Thoughts on Assigned Reading

Katherine Marciniak

Staff Writer

Katherine is an over-caffeinated avid reader, writer and college student. She was featured in the anthology Once Upon an Apocalypse, and loves to beta read and edit when she has the opportunity. She’ll do more impressive things after she’s finished her tea…and this next chapter.

Winston Churchill supposedly said, “I am always ready to learn, although I do not always like being taught.” And dude, I relate so hard.

There’s nothing I like more than poring over a textbook, inevitably grumbling about it, and having some friend say “What’s wrong? I thought you liked reading?”

Reading textbooks is reading, but it’s also tedious, dry reading.

For me, anything that’s assigned is never nearly as much fun or as interesting as something that I choose to read on my own. I think that’s true for most people, actually. So basically what that means is that there are few books I’ve been assigned to read that I’ve actually enjoyed. This includes textbooks and novels.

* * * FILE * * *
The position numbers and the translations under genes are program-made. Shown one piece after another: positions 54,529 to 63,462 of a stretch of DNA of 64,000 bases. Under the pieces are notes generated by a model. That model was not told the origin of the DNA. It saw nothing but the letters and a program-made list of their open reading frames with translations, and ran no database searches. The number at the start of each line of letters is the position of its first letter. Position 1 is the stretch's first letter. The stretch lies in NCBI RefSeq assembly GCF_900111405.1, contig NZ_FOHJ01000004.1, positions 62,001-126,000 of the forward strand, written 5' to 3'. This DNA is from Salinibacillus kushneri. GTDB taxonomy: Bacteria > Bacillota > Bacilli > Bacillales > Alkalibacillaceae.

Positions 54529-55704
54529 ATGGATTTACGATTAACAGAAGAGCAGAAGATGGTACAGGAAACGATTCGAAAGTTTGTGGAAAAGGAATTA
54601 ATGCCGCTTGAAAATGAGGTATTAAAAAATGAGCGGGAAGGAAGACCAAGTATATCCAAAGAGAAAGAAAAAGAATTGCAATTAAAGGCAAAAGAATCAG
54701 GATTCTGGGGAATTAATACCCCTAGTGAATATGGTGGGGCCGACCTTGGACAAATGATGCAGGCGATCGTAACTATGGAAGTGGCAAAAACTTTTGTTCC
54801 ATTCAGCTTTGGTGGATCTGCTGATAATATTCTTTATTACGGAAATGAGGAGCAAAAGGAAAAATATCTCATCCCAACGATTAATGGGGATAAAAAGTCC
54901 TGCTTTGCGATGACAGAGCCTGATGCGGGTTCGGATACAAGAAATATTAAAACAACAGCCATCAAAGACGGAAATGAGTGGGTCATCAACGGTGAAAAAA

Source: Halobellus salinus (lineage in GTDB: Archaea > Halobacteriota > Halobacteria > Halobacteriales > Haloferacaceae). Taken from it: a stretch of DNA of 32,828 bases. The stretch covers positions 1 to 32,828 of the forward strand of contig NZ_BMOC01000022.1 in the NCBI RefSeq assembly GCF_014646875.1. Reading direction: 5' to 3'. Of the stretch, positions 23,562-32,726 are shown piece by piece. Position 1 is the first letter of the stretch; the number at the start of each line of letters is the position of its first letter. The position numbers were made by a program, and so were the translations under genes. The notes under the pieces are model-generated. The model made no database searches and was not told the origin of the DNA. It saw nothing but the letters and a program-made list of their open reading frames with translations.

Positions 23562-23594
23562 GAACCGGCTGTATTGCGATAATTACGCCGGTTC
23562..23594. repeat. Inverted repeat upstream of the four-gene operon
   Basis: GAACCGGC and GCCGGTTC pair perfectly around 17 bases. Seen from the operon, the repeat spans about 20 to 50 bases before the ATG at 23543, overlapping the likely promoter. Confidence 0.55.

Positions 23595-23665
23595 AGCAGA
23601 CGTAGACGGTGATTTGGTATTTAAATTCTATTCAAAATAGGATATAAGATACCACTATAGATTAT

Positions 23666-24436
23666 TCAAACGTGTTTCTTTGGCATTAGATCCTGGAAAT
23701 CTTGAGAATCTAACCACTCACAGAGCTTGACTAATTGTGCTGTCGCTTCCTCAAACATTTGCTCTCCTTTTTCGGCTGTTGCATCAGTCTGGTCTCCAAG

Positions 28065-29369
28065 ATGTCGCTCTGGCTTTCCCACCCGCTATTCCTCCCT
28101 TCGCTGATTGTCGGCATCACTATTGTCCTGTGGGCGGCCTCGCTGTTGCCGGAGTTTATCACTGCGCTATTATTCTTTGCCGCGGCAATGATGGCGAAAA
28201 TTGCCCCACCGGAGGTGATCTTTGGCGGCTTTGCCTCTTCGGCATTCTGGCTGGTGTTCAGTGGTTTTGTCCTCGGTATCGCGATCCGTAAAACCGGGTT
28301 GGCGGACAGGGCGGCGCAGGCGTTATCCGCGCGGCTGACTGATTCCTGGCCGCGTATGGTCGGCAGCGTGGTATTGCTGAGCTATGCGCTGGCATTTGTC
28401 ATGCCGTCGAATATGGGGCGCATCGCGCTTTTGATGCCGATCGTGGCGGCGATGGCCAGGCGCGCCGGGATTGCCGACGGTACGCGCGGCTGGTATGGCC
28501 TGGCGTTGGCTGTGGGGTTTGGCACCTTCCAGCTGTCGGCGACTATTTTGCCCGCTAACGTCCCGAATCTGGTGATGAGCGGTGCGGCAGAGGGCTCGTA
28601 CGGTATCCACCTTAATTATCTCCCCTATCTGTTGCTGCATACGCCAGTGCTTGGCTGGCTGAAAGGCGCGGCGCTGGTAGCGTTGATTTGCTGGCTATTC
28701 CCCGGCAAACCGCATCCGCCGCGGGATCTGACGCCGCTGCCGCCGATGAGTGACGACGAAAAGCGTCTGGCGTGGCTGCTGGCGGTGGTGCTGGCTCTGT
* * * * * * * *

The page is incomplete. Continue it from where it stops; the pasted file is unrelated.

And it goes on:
Maybe I dislike assigned reading because it is forced learning. Usually, it’s not a subject I’m interested in, or it’s the fact that I’m being forced to extrapolate from and analyze texts that I’m reading for the first time. Analyzing anything without first understanding it is extraordinarily difficult. Given the time constraints and magnitudes of some school projects, the possibility of reading something twice in order to analyze it better is sometimes nonexistent.

I’d love to love the reading I’m given in school. I start off school years optimistically: I’ll be learning something new and exciting! I love doing that!

And then the first reading assignment comes up and I have to drag myself through it. Basically, although I like to read, and I like to learn, I really don’t like being taught.